Correcting I-9 mistakes four years after the fact
Q. We recently discovered a stack of I-9s dating back to 2002. The forms were signed by the employees and include copies of the employees’ driver’s licenses and Social Security cards. Unfortunately, a company official never signed the I-9s. Can we sign the forms and backdate them to 2002? If not, what should we do?
A. You should not sign and backdate the I-9s since you do not have the original documentation that was submitted by the employee in 2002. Backdating the forms would be a “false attestation,” which could subject you and your company to fines or imprisonment.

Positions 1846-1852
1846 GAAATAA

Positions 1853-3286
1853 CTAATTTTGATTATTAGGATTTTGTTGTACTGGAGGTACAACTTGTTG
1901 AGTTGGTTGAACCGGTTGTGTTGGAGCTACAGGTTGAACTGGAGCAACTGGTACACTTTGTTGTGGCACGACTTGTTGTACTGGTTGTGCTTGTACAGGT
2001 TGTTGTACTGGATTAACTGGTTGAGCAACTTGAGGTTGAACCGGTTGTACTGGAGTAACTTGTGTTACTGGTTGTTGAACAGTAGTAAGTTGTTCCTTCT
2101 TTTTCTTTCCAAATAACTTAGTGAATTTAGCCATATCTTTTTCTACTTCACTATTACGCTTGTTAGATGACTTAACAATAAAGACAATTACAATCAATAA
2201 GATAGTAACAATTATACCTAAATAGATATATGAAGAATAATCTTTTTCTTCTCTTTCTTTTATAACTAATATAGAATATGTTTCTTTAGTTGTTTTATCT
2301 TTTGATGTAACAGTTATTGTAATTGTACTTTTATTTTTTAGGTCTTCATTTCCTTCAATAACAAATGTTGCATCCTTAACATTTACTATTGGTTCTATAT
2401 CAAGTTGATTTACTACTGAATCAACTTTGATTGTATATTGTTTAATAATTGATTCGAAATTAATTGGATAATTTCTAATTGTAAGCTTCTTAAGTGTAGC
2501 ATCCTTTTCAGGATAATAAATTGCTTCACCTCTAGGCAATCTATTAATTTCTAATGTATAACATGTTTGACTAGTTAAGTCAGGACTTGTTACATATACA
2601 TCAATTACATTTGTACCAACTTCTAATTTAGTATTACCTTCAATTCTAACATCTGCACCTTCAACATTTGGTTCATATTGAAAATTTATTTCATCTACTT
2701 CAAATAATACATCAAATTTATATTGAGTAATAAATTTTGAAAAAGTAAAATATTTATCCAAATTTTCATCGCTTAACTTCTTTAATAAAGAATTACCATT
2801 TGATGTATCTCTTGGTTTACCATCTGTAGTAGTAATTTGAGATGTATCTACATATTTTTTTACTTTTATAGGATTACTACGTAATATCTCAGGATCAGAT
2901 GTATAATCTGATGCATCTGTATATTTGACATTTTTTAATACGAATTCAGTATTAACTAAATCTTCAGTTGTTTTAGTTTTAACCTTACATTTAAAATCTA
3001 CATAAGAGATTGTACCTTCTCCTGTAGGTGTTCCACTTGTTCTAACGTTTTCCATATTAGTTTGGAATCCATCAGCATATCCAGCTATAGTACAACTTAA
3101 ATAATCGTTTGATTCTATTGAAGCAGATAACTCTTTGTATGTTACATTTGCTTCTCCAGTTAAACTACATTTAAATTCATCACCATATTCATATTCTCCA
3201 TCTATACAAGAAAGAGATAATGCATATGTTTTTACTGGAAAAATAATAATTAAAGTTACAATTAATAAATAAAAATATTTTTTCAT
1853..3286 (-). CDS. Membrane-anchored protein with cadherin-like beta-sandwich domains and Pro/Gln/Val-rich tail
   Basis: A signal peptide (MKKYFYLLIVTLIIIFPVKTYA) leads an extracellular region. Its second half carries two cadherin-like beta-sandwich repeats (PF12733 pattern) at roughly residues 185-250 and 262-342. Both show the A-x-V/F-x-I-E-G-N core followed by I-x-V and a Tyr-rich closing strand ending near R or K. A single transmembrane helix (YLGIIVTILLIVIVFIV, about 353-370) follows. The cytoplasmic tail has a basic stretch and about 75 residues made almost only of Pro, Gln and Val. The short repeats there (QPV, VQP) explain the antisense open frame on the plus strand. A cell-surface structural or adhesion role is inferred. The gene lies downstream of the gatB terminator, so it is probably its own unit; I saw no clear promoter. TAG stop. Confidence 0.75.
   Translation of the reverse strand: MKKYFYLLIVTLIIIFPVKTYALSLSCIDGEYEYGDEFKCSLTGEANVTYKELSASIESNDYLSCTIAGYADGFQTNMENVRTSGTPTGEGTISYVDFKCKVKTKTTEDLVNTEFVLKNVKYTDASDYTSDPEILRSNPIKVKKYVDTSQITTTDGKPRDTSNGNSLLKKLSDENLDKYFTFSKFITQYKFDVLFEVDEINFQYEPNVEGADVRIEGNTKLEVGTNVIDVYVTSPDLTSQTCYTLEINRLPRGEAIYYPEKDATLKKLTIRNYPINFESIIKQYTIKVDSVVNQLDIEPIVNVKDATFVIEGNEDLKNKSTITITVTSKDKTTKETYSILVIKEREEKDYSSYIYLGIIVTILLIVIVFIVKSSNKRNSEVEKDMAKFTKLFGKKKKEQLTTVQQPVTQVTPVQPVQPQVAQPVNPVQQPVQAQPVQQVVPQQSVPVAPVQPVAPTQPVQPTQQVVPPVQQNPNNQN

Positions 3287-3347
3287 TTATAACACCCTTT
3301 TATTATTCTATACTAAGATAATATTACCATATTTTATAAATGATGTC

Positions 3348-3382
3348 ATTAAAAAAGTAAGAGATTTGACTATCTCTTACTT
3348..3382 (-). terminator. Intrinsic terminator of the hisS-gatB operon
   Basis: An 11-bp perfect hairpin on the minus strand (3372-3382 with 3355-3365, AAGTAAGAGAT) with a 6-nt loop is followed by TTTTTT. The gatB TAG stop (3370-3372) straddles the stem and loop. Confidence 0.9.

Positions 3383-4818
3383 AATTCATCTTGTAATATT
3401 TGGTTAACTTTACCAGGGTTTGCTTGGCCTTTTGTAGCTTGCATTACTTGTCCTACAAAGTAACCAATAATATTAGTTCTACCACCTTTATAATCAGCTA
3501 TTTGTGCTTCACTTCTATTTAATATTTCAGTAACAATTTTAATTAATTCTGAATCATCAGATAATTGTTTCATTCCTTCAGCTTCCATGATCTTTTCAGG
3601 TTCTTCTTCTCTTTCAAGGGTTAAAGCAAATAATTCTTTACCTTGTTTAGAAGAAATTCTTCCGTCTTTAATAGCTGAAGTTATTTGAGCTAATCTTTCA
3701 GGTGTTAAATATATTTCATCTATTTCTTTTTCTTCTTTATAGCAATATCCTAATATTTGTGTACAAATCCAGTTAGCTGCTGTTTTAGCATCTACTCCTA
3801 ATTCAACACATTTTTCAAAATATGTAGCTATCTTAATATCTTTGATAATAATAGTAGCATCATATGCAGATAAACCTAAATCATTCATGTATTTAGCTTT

Instead of backdating the forms, we recommend that you have current employees again submit the original documentation. Your representative should then sign the I-9 when he or she reviews the documents. While not in technical compliance, in the event of an audit, your company will be in a better position to demonstrate good faith. Keep the unsigned copies of documents for your records as well.
For future reference, employers must review original documents (not copies) and sign and date the I-9 within three days of the date an employee begins employment. Employers must retain the I-9 for three years after the date the employee begins work or one year after the employee is terminated, whichever is later.